Top positive review
30 people found this helpful
Haunting Tale That Captures The Sonoran Desert
on April 13, 2001
I have been to Tuscon only once, but Terri Windling's tale brought the Sonoran desert town and its surrounding mountains back to life, stirring reminiscences of the sparse yet magical landscape in which the ever-sprawling and ever-growing urban, and thus increasingly incongruous, city is nestled. Through her words I was again able to travel the streets and canyons of Tuscon and the Rincons, experiencing the heat and dust of summer and sandy, dry washes, seeing again the stately, suggestively sentient assembly of saguaro, the ephemeral, blood-red blooms of the ocotillo. And, yes, viewing the saguaro one can truly believe Maria Rosa's bedtime story that at night, when no one is looking, the saguaro gather to dance. In the imagination, Terri Windling has beautifully and magically captured the Sonoran desert with her prose.
While I in part agree with M. Weaver's demanding yet incisive observations, I cannot concur with the harshness of his final ranking and conclusions. True, the book is to a degree somewhat loose of structure, with elements, such as the characters of the Alders, Angelina and Isabella, Tomas only partially realized, seeming to drift in and out of the narrative as needed, their roles only hinted at and never fully realized or completely integrated. The relationship and purposes of the mages, as well as certain other magical elements, are hinted at, but as often as not never clearly revealed as to their true import upon events, remaining as incompletely visible as the spirits seen in the smoke of Tomas' or John's vision fires. And the death of one of the minor spirits at the end seems largely extraneous. But the author has successfully recreated the mystery and underlying magic that should be sensed by anyone walking the arroyos or mountains surrounding Tuscon, a presence felt but eluding exact perception. Perhaps, as in the best of poems that Windling exalts and draws upon in her narrative, meaning is meant to remain elusive, multifaceted and open to interpretation, echoing rather than stating. I don't believe it was the author's intention to define her realm of "fairy," thus demystifying the world of the spirit, as to provide with beauty a glimpse of its mystery. In this she is entirely successful.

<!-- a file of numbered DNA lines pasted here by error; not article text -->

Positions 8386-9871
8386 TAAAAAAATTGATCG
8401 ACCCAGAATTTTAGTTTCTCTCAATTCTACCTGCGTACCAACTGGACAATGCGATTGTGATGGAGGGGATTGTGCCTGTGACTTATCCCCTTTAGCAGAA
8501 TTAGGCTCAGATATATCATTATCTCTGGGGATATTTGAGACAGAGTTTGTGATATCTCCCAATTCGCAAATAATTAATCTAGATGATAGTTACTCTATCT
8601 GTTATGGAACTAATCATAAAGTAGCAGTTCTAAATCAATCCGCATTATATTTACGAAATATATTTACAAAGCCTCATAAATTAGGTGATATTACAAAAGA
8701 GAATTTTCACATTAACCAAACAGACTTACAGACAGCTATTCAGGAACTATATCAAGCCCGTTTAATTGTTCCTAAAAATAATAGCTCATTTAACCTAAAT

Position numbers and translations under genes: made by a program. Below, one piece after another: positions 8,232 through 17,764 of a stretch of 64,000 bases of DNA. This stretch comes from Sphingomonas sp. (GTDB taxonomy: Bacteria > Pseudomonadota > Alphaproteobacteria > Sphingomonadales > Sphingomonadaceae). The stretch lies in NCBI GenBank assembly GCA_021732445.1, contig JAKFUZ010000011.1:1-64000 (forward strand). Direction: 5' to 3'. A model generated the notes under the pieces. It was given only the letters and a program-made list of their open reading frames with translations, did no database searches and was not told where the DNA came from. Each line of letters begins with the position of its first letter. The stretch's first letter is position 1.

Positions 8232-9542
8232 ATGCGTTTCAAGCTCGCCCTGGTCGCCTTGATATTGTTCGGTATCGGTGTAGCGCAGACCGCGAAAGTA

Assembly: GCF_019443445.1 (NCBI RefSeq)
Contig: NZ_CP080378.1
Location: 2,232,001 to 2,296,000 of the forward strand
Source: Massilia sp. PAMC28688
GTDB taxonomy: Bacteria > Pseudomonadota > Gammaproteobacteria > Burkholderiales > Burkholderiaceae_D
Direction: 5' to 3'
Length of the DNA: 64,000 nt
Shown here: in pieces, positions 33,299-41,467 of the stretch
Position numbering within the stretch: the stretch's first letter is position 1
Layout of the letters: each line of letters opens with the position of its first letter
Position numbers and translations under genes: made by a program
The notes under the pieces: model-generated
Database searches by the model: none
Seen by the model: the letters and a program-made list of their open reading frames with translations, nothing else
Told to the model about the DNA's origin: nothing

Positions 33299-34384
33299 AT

I feel, despite the truth of many of M. Weaver's criticisms, that the reviewer has perhaps turned too academically critical an eye at this work, creating categories---"urban fantasy," "Celtic" versus "southwestern" mythology---that ignores much of the emotional and magical tone that uplifts this novel from the ordinary fantasy however one wishes to define or classify it. The author's prose is sure, descriptively beautiful, and obviously heartfelt. If one is willing to suspend for a moment one's often overly analytical eye, and simply experience the story as it unfolds, sharing more in common with narrative folklore than the rarified or intellectual aims of literate fiction, recognizing the inherent simplicity present in traditional folklore regardless of any psychological or symbolic message often disguised beneath, I believe the reader will discover a wonderful and delightfully recreated version of the modern day fairy tale that captures both the tone and intention of its original antecedents. Nor is this work without its share of hidden import or meaning. Highly recommended and well deserving of its awards---even acknowledging M. Weaver's criticisms, four and a half stars.